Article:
After the success of Inside Combat Rescue, National Geographic Channel just launched two new Afghanistan-set reality series, Battleground Afghanistan and Eyewitness War. Both are running on Monday nights through the end of July.
Battleground Afghanistan follows Captain Ben Middendorf and his men of Golf Company, 2nd Battalion, 5th Marines as they attempt to locate, disrupt and destroy the enemy in Afghanistan. The series employs a lot of the same gear-mounted cameras that will be familiar to viewers of Inside Combat Rescue but there also seem to be some dedicated camera operators tagging along on the team’s missions.
The show portrays these guys at work without giving much idea of when the filming took place or what their actions mean in the largest context of the war. Of course, there are plenty of Marines who might argue that lack of information about the big picture actually makes the show more realistic.
The first episode’s main participants (Middendorf, 1st Lieutenant Neal Jone, Staff Sergeant Dusty Sampson, Sergeant Bryan Barrow, Sergeant Jeffery Kurek, Corporal Brandon Unis and Lance Corporal Eugene Weilbach) all get plenty of time to speak directly to the camera about the reasons they chose to serve, how they’re dealing with duty in Afghanistan and what we’re seeing in the action footage but there’s very little attempt to show the men interacting with each other outside of a combat situation.
That approach will likely appeal to the show’s target audience. There’s a lot of talk about the folks back home but the show sticks to business when it comes to life in Afghanistan.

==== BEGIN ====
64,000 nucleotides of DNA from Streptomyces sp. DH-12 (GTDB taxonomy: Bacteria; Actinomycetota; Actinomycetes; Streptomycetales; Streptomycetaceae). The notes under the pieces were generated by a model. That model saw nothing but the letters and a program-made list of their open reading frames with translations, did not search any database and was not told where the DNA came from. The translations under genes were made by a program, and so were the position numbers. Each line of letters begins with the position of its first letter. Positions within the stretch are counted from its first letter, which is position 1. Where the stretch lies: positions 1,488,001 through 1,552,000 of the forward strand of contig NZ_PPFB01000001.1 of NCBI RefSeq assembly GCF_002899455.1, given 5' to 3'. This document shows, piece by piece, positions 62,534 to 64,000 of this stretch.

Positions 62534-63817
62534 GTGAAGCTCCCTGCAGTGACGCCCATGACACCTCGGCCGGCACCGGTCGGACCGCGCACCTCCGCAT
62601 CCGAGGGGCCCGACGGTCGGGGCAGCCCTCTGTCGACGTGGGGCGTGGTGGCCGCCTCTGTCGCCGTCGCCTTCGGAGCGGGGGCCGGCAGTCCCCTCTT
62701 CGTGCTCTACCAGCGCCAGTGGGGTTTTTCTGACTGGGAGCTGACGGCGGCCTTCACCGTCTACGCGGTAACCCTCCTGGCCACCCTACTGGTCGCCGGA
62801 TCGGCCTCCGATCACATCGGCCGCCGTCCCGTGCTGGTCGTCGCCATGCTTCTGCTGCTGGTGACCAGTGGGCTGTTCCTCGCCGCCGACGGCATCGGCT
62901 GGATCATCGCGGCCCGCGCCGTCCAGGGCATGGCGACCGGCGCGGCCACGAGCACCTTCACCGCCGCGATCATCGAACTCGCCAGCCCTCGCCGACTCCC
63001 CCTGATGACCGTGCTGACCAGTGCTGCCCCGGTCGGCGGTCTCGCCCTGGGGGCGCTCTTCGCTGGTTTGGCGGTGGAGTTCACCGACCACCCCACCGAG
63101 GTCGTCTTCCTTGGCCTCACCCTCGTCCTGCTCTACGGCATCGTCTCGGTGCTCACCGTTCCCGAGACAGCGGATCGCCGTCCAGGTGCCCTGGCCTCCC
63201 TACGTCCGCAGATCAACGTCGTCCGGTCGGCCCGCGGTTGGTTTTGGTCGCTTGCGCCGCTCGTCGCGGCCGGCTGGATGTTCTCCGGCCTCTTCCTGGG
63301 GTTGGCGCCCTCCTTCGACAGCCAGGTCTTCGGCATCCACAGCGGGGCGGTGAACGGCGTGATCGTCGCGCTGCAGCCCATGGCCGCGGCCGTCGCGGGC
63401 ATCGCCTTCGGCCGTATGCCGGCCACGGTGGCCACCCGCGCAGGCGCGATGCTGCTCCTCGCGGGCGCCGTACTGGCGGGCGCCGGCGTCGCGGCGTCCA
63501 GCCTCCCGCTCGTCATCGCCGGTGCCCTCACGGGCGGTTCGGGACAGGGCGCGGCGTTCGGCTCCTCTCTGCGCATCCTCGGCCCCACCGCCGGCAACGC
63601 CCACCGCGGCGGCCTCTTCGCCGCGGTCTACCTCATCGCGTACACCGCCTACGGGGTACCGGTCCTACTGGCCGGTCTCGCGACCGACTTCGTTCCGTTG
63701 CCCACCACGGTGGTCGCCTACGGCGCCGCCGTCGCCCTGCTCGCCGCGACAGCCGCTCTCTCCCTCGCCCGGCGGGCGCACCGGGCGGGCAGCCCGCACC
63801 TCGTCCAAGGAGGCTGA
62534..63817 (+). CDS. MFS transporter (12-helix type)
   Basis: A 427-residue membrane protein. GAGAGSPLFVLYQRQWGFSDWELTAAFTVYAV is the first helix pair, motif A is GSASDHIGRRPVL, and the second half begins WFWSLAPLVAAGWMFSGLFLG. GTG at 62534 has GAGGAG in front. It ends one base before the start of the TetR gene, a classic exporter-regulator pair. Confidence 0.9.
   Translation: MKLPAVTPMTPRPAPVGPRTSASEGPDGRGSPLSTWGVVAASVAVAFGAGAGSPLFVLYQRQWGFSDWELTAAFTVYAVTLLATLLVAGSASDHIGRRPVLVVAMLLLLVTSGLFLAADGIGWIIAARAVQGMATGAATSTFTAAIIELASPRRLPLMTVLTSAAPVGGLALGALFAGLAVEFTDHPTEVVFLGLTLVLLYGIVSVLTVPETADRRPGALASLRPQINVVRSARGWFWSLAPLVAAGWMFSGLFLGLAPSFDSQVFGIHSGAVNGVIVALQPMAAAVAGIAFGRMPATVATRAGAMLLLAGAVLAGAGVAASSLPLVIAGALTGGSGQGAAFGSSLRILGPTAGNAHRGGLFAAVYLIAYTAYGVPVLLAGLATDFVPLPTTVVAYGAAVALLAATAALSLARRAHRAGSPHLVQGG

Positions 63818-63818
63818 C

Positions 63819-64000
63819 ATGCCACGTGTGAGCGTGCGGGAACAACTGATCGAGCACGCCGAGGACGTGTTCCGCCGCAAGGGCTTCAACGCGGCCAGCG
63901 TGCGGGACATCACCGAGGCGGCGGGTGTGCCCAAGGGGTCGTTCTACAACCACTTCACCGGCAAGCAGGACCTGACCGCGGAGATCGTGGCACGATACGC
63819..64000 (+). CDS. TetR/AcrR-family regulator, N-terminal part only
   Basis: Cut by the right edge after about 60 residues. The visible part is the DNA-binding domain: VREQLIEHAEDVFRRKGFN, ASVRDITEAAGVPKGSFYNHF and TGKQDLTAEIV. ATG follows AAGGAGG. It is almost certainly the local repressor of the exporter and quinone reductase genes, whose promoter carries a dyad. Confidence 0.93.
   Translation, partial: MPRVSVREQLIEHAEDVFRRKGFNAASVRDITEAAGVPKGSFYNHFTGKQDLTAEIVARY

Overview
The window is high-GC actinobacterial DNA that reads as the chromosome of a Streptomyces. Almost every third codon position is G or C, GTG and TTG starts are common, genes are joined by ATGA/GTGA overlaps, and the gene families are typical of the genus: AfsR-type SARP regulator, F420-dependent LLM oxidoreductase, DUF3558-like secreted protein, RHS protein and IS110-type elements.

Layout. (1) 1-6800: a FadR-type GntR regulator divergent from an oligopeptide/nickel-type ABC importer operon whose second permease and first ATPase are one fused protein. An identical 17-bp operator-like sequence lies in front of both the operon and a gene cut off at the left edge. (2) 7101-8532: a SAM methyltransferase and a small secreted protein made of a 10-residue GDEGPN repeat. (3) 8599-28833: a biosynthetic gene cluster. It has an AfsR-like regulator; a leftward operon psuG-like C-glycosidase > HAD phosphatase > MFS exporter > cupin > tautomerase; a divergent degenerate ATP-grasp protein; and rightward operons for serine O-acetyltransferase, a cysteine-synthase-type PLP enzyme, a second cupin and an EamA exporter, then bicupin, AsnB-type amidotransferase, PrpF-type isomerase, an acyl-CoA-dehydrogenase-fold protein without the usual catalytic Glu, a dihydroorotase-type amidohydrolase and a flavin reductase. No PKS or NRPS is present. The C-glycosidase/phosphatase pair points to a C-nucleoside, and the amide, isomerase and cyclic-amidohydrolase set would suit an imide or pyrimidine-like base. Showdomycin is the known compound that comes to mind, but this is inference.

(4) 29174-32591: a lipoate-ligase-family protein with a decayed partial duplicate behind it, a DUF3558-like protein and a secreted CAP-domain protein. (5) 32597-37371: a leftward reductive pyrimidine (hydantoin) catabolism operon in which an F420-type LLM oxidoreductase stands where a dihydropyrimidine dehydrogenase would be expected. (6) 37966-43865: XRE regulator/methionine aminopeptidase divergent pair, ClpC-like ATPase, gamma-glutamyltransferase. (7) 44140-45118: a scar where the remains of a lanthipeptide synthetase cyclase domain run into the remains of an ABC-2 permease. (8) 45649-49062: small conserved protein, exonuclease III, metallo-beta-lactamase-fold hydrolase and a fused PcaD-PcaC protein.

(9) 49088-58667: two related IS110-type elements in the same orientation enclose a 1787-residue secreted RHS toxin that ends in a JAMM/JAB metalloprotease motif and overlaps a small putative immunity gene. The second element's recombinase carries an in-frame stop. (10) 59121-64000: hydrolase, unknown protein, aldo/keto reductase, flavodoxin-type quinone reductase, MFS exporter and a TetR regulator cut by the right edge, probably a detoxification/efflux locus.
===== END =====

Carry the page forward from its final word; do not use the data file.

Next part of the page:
Eyewitness War looks a whole lot like a show made by someone who spent a lot of time watching videos on our own Shock & Awe channel. The producers take a lot of generally low-res video shot by the troops using their personal video cameras or smartphones and then sits them down to recount the situation and they’re on-camera storytelling is intercut with the original video footage.
The stories are compelling (especially this week’s “Trapped by the Enemy” episode) and production values aren’t really the point here: the combination documentary-style headshot interviews and low-quality videos don’t lend themselves to a sensational presentation but the stories are harrowing enough on their own not to need that kind of whipped-up TV drama.
Nat Geo TV is running every episode several times, so you can set your DVR to catch the first week’s episodes. You could also check to see if your cable or satellite provider has them On Demand or just give in and buy them: a Battleground Afghanistan season pass is available on iTunes or by the episode on Amazon Prime.